Selecting a Professional Photographer
There are basically two types of shooters out there. Commercial/Industrial and Portrait photographers.
In most cases the commercial photographer can shoot portraits and is very capable of doing an outstanding job but it may only be 10% of his client base.
A portrait photographer is VERY talented at shooting people or groups, high school seniors, weddings and school photos. Most portrait photographers however can not stand up to the standards of a seasoned commercial photographer and they also do not understand the commercial pricing structure. You may get a low price but you get what you pay for.
Their are two main advantages to hiring directly (rather than through an agency). The first of course is financial. Ad agencies routinely mark-up photography as much as 200 percent. The second advantage is more subjective.
The agency contracts out for photography precisely because it is a complex, creative and technical professional challenge that they are unable to meet with in-house people. You might be surprised by the number of times top photographers talk among themselves about bad or static photo designs proposed by agencies. In many cases photographers look at design layouts and see much better ways to tackle the project. They may argue the point at length with the design firm. Does the client ever hear about the different solution? Of course not. The photographer is working for the agency and not you, the real end user.
Note that this is not a criticism of agencies. Many agencies are talented, skilled and attempting to provide the best to the client. A good agency provides solid solutions to your communications needs. They will work closely with the photographer to show your business in a creative and effective way. Where you are working with a good agency, it is well worth your while to pay the marked up price. You will be receiving the best of two distinct creative disciplines.
Look for experience, but recognize that the photographer's portfolio will probably not contain the exact image you need. It is safe to assume that a photographer who has a track record of successfully photographing people on location can do the same in a studio. Pegasus Photographers and Alex Renner have been in business since 1972
Day Rates and Fees
Day rates can be especially misleading. A low day rate may mean that the photographer is going to be learning on your job. It is often the case that a photographer with a $2000 day rate can complete your project better and more economically than the photographer with a $1000 day rate. Day rates are still sometimes used in the corporate sector where the specific photographs are often not pre-determined. Day rates should always be balanced against the photographer's skill and experience.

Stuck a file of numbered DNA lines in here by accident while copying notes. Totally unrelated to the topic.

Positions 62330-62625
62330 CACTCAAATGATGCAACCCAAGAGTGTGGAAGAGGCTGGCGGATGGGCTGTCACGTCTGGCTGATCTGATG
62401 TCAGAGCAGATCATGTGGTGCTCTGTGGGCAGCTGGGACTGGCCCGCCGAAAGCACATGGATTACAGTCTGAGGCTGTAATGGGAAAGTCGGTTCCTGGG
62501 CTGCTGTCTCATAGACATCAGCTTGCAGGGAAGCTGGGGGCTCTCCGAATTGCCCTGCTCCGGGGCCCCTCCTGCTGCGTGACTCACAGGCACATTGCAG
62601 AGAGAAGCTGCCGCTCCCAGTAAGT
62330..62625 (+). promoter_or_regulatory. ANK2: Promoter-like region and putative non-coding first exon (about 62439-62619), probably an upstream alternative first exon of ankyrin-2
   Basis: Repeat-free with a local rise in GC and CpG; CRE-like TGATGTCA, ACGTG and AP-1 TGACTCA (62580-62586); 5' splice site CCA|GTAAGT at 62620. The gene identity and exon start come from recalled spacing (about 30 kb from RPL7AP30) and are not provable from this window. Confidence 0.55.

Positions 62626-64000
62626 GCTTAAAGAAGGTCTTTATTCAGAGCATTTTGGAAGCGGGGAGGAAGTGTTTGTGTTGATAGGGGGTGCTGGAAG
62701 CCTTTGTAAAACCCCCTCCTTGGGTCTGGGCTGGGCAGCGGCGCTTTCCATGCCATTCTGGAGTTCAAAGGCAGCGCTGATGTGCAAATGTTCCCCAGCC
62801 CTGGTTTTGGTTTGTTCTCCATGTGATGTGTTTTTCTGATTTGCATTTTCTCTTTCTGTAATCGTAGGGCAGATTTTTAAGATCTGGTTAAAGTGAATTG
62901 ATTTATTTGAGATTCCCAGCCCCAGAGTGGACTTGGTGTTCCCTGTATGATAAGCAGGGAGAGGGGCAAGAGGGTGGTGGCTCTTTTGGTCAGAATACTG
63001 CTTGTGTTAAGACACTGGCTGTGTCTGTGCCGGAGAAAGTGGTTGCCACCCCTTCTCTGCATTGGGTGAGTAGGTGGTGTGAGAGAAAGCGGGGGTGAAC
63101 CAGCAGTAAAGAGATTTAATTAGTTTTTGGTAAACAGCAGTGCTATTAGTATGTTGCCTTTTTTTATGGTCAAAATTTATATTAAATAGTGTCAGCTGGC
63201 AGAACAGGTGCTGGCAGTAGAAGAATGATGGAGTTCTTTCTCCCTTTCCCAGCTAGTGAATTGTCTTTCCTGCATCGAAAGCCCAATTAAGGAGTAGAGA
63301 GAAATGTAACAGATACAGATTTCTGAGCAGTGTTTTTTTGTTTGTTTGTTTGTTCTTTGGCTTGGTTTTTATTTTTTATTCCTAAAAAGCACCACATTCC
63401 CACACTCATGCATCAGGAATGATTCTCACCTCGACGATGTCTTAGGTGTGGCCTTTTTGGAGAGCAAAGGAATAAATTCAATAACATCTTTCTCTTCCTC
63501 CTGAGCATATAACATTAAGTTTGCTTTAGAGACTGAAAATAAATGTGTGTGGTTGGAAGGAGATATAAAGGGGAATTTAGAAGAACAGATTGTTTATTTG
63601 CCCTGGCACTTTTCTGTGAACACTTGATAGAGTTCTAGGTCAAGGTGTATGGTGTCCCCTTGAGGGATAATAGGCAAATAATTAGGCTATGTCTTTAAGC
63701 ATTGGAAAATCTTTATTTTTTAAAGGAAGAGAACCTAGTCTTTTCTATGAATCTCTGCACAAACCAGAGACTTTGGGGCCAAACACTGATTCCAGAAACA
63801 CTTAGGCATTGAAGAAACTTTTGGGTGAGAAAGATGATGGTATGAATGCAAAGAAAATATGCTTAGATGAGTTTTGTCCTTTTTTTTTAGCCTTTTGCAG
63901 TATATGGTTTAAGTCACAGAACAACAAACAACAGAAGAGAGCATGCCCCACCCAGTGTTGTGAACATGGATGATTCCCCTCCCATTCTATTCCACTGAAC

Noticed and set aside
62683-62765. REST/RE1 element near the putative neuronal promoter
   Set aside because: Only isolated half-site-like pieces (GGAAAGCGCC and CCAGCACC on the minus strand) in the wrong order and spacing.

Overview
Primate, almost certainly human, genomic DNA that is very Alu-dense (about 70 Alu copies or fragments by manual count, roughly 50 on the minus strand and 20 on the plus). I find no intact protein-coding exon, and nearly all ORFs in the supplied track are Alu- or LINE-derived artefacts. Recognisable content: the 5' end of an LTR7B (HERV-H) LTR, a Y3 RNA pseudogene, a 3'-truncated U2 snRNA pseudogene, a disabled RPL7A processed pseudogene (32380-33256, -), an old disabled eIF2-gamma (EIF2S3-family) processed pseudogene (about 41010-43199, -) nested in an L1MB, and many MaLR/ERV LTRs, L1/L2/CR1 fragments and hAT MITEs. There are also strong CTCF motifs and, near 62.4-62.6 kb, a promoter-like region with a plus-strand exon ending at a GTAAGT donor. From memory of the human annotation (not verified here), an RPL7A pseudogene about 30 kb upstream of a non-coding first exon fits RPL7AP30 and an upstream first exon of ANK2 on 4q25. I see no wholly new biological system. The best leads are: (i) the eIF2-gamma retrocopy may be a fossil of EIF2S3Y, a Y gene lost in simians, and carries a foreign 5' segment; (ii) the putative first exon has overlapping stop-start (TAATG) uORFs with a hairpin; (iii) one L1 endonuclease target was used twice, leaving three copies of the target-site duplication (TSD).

Most photographers prefer to quote total project fees (Pegasus Does This Whenever Possible). In other words, they will estimate the total cost of your project and provide a flat quotation. The advantage to you is obvious. The creative fees are fixed. The only variables will be the actual expenses.
It is reasonable for you to explain your budget for the shoot and describe what you are trying to achieve. The photographer will attempt to come up with a solution that fits your budget, or may propose a different approach which will require a change in budget.
You are paying for talent, ability and expertise.
The important thing is that both parties agree on what is to be done and what it will cost.
Paperwork and Copyright Licensing
You should expect proper paperwork from a professional photographer. You would not consider purchasing raw materials without paperwork, photography is no different. In particular, be sure to specify what you wish to use the photographs for. Normally, the photographer will maintain Copyright in the images and license specific usage. Your usage will affect the cost of your reproduction license.
This is a convenient point to discuss CD-ROM's and "royalty free" photographs. Royalty free CD's are normally made up of about a hundred images. The manufacturer has purchased a license to distribute the images in this manner. Using photographs from a CD-ROM is your decision, however be sure you understand the facts. If a CD is being sold for $29.00 and cost $50,000 to produce, the manufacturer is expecting to sell at least 2500 or more copies of the CD. In other words, the image that you choose may end up in 2500 other advertisements. You have no control over the image and may find that your competitor is using the same photographs. This may be acceptable in a family newsletter. We recommend your Corporate Capabilities Brochure take a different approach.
Where you have contracted for a photograph, it is possible to specify exactly what rights you require in the image. You might require exclusive use in North America for a period of two years. This becomes a part of your arrangement with the photographer.
© 1993 Pegasus Group
Return To Pegasus Home Page